Summer solstice brings rare chance to see a Strawberry Moon

Will the skies stay clear enough for us to see a Strawberry Moon?
Will the skies stay clear enough for us to see a Strawberry Moon?

Today is the longest day of the year, the summer solstice, even though the weather might suggest otherwise.

It's the day with the most hours of daylight in the year, traditionally seen as the beginning of summer.

It marks the day when the Northern hemisphere is as its maximum tilt to the sun, leading to 17 hours of daylight.

This year's is extra special, because, for the first time since 1967, we'll also have a 'Strawberry Moon'.

Also known as a Honey Moon, a Hot Moon or a Rose Moon, it's when June's full moon happens on the solstice.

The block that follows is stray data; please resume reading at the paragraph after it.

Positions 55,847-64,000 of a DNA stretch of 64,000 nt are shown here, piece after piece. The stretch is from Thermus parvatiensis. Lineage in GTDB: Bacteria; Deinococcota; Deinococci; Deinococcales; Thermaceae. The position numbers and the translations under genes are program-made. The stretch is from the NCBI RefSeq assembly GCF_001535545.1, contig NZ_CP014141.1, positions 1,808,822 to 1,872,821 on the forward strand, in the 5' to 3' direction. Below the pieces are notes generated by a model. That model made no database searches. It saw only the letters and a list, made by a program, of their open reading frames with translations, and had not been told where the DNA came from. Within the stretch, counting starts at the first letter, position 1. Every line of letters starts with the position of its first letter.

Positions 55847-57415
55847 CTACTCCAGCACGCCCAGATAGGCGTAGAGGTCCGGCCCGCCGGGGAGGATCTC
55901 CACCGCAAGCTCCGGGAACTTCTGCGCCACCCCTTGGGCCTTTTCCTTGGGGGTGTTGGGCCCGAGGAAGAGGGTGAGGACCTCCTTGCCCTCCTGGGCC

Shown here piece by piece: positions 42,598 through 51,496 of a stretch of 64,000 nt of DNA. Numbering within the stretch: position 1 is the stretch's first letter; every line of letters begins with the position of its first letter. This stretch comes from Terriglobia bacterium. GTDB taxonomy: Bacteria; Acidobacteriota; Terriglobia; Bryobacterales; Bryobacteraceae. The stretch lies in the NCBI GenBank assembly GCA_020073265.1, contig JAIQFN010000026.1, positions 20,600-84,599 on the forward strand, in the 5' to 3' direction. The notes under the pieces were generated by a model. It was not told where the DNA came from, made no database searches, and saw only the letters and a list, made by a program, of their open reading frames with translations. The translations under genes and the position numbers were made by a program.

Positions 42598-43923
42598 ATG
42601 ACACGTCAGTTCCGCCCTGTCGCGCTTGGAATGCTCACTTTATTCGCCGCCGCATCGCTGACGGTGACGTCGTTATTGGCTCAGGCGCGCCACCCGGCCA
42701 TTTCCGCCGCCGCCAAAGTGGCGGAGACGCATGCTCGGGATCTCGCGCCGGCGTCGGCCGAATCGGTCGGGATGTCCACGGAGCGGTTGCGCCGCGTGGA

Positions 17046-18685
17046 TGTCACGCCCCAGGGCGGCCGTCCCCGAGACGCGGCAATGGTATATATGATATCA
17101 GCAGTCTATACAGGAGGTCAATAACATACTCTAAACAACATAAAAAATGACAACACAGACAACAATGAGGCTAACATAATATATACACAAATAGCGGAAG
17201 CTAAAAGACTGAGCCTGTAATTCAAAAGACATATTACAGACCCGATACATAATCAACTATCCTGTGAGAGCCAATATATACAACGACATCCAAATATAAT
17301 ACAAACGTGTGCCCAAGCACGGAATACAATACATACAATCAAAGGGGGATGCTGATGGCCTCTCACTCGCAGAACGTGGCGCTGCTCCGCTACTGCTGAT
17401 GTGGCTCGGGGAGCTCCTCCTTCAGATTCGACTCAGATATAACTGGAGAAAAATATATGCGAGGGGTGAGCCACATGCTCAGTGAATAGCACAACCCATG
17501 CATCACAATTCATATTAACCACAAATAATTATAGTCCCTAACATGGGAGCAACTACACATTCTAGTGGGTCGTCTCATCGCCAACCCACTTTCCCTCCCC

It's generally a once-in-a-lifetime occurrence, happening every 50 to 70 years, but despite the name, it won't appear to be red or pink.

It's name is derived from the Native American belief that the moon marks the start of the relatively-short strawberry-picking season.

The moon’s low angle means its light must go through thicker air, which can lead to amber skies as it rises and falls.

Astrologers claim the phenomenon is ripe with significance, but still can’t predict it without the help of actual calculations.

Sunset is due at 9.48pm tonight, and, if the sky is clear enough, you should look out for the Strawberry Moon in the couple of hours after that.

If you miss tonight's Strawberry Moon you'll have to wait 46 years before you can see a full moon on the summer solstice, with the next one not due until June 21, 2062.

* We'd love to see any pictures you get of the Strawberry Moon. Send them to copydesk.northeast@jpress.co.uk., or share them with us via our Facebook or Twitter pages.